McLaren Flint Neurologist Stresses Sports Concussion Awareness

Author: Erin Thomson

If you play sports or follow college and professional sports teams, you probably know concussions can be common and serious. Athletes suffer thousands of them each year, often in contact sports such as football, ice hockey, and soccer.

If you or your kids are active in sports, it’s important to know the signs of a concussion and when to seek medical help.

Symptoms can vary from person to person based on the severity of the concussion and what part of the brain is affected. You should see a doctor if you develop headache, dizziness, lightheadedness, nausea, vomiting, a sense of imbalance, changes in hearing or vision, neck pain, fatigue, insomnia, confusion, difficulty concentrating, or feeling as if you are in a fog after a head injury.

“A concussion can be a very serious condition depending upon the severity of the injury,” said Sunita Tummala, M.D., board-certified neurologist and medical director of McLaren Flint’s Stroke Program. “A concussion causes the brain to stretch or get compressed within the skull and can lead to damage of the brain cells, leading to chemical changes in the brain. These injuries can affect how well the brain functions.

Continuing to play with a concussion puts you at a significantly higher risk of further injuries. The most severe risk is getting another brain injury called second impact syndrome (SIS).

“SIS happens when the brain swells after an initial injury,” said Dr. Tummala. “This happens when the brain has not fully healed after the initial injury and thought to be due to a sudden blow to the head. It is often fatal and if people survive, they can have significant permanent disability.”

If an athlete experiences more severe symptoms such as loss of consciousness, seizure-like activity, repeated nausea or vomiting, or slurred speech, or if one pupil is larger than the other, they should go to the emergency department immediately as this could be a sign of a brain bleed.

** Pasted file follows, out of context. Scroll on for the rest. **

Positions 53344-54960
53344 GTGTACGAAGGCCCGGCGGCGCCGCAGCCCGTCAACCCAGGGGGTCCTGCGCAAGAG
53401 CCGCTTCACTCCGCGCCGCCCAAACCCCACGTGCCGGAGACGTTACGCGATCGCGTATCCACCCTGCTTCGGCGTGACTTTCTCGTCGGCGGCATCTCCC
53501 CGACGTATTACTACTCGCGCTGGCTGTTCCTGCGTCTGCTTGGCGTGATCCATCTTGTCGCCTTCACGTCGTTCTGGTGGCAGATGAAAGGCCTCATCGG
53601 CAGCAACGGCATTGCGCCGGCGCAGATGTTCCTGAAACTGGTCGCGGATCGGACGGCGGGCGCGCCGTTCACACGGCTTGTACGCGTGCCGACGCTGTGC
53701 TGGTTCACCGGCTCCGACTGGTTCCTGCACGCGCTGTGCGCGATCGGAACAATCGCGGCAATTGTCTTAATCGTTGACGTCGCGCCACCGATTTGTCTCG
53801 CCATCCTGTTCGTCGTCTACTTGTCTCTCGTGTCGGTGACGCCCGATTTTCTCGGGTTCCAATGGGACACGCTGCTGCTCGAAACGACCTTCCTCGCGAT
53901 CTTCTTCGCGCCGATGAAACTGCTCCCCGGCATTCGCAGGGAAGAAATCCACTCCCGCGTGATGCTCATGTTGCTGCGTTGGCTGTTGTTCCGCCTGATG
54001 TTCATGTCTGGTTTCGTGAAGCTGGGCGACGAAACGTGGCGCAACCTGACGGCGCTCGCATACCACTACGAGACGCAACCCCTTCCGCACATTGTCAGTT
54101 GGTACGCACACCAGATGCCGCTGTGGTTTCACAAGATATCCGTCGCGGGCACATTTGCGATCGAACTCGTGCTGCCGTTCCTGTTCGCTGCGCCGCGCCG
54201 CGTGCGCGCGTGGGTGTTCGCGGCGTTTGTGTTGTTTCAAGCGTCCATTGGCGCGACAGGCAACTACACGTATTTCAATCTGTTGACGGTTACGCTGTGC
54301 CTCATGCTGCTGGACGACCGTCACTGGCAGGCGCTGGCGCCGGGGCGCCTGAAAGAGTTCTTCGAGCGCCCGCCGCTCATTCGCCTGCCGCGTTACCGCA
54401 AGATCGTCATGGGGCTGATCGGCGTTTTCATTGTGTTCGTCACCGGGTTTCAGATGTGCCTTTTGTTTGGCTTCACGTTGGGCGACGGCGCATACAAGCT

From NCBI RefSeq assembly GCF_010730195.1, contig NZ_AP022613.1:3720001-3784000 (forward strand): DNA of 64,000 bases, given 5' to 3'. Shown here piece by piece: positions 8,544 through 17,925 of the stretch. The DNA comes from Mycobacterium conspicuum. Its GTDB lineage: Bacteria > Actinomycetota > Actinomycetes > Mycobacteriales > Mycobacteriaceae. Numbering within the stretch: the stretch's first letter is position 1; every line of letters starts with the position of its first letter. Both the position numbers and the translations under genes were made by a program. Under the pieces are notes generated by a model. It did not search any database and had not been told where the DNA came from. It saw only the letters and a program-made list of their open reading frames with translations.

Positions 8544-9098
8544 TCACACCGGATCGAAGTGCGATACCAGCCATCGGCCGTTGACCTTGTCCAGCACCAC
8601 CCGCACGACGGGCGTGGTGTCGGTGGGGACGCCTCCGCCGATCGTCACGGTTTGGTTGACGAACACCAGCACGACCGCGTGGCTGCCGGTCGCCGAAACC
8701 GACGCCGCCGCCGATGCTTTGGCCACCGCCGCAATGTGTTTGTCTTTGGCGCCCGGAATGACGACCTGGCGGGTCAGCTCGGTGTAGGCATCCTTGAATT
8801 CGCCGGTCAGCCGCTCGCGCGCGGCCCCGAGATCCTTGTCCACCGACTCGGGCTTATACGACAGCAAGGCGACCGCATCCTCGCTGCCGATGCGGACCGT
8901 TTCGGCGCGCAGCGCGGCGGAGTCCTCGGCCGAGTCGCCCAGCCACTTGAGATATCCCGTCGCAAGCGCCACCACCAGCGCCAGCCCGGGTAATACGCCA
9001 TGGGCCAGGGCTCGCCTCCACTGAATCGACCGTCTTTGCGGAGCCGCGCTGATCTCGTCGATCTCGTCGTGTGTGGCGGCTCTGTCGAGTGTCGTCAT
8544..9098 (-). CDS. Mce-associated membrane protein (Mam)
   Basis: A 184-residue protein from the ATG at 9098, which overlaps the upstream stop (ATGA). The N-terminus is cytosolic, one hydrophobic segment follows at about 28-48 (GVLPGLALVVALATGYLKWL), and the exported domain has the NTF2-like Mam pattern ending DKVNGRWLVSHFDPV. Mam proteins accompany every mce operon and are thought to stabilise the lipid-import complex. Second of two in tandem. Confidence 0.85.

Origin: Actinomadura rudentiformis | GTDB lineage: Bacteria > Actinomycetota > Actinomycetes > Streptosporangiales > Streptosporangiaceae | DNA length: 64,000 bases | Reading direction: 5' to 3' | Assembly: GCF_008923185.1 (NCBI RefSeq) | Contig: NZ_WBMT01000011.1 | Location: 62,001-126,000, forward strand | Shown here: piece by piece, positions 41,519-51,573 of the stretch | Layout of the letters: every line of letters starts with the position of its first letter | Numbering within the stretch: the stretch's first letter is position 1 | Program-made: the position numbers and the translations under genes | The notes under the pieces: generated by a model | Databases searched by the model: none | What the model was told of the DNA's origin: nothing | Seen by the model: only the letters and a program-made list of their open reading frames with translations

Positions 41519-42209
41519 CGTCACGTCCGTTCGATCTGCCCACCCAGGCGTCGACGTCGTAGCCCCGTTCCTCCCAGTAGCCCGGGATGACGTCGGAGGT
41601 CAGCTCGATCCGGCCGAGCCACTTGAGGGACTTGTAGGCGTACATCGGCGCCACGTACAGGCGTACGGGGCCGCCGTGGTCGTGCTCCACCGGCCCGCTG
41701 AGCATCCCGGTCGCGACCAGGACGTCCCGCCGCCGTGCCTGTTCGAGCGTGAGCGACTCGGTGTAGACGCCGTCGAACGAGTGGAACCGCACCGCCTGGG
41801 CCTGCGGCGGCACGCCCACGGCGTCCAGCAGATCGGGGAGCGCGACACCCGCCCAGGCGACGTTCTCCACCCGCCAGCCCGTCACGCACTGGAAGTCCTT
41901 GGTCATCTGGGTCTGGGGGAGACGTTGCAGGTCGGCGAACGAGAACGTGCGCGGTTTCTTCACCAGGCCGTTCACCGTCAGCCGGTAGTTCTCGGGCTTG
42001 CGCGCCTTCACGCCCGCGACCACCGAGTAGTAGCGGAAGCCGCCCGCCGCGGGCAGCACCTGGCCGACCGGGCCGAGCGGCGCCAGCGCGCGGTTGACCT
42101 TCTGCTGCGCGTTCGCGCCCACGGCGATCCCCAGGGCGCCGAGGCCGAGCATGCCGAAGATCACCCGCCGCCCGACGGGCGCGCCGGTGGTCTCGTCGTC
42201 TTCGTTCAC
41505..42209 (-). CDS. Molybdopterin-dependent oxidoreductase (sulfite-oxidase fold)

Another important factor to be aware of is that once you have one concussion, you are more prone to have another one.

“If a person has already had one concussion, they are more than two times likely to get another one,” said Dr. Tummala. “If a person has had two concussions, they are two to four times more likely to have another. If they’ve had three, they are up to nine times more likely to have a fourth concussion.”

Most people with concussions will make a complete recovery, but it can take time depending on the severity of the initial injury. There are three phases of recovery from a concussion including an acute symptomatic phase, a recovery phase, and a third recovered phase.

“A key feature of the first phase is that it is when the symptoms are most severe,” said Dr. Tummala. “Rest and avoidance of stimuli is important at this stage. After one to two days, a return to light thinking activity can be started such as watching TV, listening to music, and taking short walks. NSAIDs such as Advil, Motrin, or Aleve can be used if needed for pain.

“During the second recovery phase, you may increase activity and begin more intense thinking and physical activities. Medication for nausea and medications may be necessary during this phase. During the recovered phase, it is important to stay hydrated and be aware of conditions which can aggravate the recovery.”

To avoid concussions, athletes should always be sure to use properly fitting protective equipment, avoid hits to the head, and follow sports safety rules.

A person with a concussion can typically return to their sport within two weeks, but it could take a month or longer. Coaches, parents, and athletes can visit the Centers for Disease Control and Prevention’s (CDC) HEADS UP page for resources on how to keep children and teens healthy and safe while playing sports.

To learn more about McLaren Flint’s neuroscience services, click here, for services offered at the Mclaren Neurologic Rehabilitation Institute click here.